A spectacular fossil ecosystem was discovered near the Aberdeenshire village of Rhynie in 1912, mineralised and encased by chert – hard rock composed of silica.
Known as the Rhynie chert, it originates from the Early Devonian period – about 407 million years ago – and has a significant role to play in scientists understanding of life on earth.
Now research by a team at the University of Edinburgh has combined the latest non-destructive imaging with data analysis and machine learning to analyse fossils from collections held by National Museums Scotland and the Universities of Aberdeen and Oxford. The scientists were able to probe deeper than has previously been possible, which they say could reveal new insights about less well-preserved samples.
Dr Sean McMahon, Chancellor’s Fellow from the University of Edinburgh’s School of Physics and Astronomy and School of GeoSciences, said:
“We have shown how a quick, non-invasive method can be used to discriminate between different lifeforms, and this opens a unique window on the diversity of early life on Earth.”
Employing a technique known as FTIR spectroscopy – in which infrared light is used to collect high-resolution data – researchers found impressive preservation of molecular information within the cells, tissues and organisms in the rock.
Since they already knew which organisms most of the fossils represented, the team was able to discover molecular fingerprints that reliably discriminate between fungi, bacteria and other groups.
These fingerprints were then used to identify some of the more mysterious members of the Rhynie ecosystem, including two specimens of an enigmatic tubular “nematophyte”.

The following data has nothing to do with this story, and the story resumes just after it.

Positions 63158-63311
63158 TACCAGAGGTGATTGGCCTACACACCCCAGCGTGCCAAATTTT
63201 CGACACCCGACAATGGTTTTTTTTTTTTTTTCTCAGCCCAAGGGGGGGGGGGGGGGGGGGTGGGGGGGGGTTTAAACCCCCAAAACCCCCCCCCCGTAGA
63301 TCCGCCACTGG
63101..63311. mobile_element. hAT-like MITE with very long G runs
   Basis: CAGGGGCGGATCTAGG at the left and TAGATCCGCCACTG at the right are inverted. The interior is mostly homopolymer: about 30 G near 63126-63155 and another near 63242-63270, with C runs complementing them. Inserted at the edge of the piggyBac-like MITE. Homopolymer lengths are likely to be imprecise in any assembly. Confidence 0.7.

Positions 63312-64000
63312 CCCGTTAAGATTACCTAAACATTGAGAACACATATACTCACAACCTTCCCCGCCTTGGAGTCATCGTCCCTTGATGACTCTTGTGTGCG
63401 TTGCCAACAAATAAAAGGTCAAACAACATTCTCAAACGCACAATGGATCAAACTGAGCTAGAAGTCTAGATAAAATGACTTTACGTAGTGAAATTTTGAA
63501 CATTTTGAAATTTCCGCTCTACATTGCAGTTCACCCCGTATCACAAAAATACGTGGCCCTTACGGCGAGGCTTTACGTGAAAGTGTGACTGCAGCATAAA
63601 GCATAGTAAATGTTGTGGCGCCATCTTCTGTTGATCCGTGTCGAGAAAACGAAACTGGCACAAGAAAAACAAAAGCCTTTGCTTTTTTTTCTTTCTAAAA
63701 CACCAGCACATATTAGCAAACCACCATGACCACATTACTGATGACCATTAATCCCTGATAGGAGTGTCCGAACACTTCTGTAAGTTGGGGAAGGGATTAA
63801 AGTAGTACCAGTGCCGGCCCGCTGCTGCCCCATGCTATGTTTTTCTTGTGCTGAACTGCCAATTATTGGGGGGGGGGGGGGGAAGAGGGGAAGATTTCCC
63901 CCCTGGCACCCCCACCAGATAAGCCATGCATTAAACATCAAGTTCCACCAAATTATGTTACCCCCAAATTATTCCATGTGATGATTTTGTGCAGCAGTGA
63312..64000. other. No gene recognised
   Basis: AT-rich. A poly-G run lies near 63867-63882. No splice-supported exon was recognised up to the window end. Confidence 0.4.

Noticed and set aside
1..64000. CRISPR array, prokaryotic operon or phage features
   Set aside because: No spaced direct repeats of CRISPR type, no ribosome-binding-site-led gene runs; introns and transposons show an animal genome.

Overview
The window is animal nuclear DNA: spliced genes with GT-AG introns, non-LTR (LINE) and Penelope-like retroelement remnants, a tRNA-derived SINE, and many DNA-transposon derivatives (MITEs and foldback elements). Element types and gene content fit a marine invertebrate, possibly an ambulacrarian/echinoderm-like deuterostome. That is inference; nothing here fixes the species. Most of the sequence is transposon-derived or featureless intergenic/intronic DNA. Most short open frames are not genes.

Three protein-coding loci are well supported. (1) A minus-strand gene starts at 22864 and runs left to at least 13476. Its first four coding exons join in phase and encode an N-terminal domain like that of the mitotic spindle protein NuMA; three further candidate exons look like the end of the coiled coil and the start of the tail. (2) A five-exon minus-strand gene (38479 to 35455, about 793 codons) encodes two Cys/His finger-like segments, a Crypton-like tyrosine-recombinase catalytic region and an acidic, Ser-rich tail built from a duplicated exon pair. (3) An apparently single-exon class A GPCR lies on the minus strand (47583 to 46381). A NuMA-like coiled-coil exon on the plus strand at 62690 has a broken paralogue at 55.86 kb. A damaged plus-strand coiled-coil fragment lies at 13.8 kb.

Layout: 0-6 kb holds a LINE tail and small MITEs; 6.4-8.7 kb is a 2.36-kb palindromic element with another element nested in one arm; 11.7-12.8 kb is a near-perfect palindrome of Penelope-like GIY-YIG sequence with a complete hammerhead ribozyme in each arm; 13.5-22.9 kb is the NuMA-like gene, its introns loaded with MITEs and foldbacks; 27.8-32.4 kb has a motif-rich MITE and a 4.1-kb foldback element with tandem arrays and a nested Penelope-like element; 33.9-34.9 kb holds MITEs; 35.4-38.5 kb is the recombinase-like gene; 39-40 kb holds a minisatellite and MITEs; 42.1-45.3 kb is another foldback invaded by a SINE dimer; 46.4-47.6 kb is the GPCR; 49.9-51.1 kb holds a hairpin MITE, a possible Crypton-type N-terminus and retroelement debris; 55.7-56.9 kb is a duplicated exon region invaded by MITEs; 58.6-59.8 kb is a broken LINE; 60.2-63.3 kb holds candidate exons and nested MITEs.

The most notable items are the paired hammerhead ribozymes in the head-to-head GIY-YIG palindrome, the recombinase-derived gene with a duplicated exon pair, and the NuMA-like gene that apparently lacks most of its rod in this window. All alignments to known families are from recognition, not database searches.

These strange organisms, which are found in Devonian – and later Silurian – sediments have both algal and fungal characteristics and were previously hard to place in either category. The new findings indicate that they were unlikely to have been either lichens or fungi.
The team fed their data into a machine learning algorithm that was able to classify the different organisms, providing the potential for sorting other datasets from other fossil-bearing rocks.
Dr Corentin Loron, Royal Society Newton International Fellow from the University of Edinburgh’s School of Physics and Astronomy said the study shows the value of bridging palaeontology with physics and chemistry to create new insights into early life. He said:
“Our work highlights the unique scientific importance of some of Scotland’s spectacular natural heritage and provides us with a tool for studying life in trickier, more ambiguous remnants.”
Dr Nick Fraser, Keeper of Natural Sciences at National Museums Scotland, believes the value of museum collections for understanding our world should never be underestimated.
“The continued development of analytical techniques provides new avenues to explore the past. Our new study provides one more way of peering ever deeper into the fossil record.”
Click on this link to access the study, Molecular fingerprints resolve affinities of Rhynie chert organic fossils, published in Nature Communications. It was funded by The Royal Society, Wallonia–Brussels International and the National Council of Science and Technology of Mexico.
Previous Article on this subject by The Orkney News: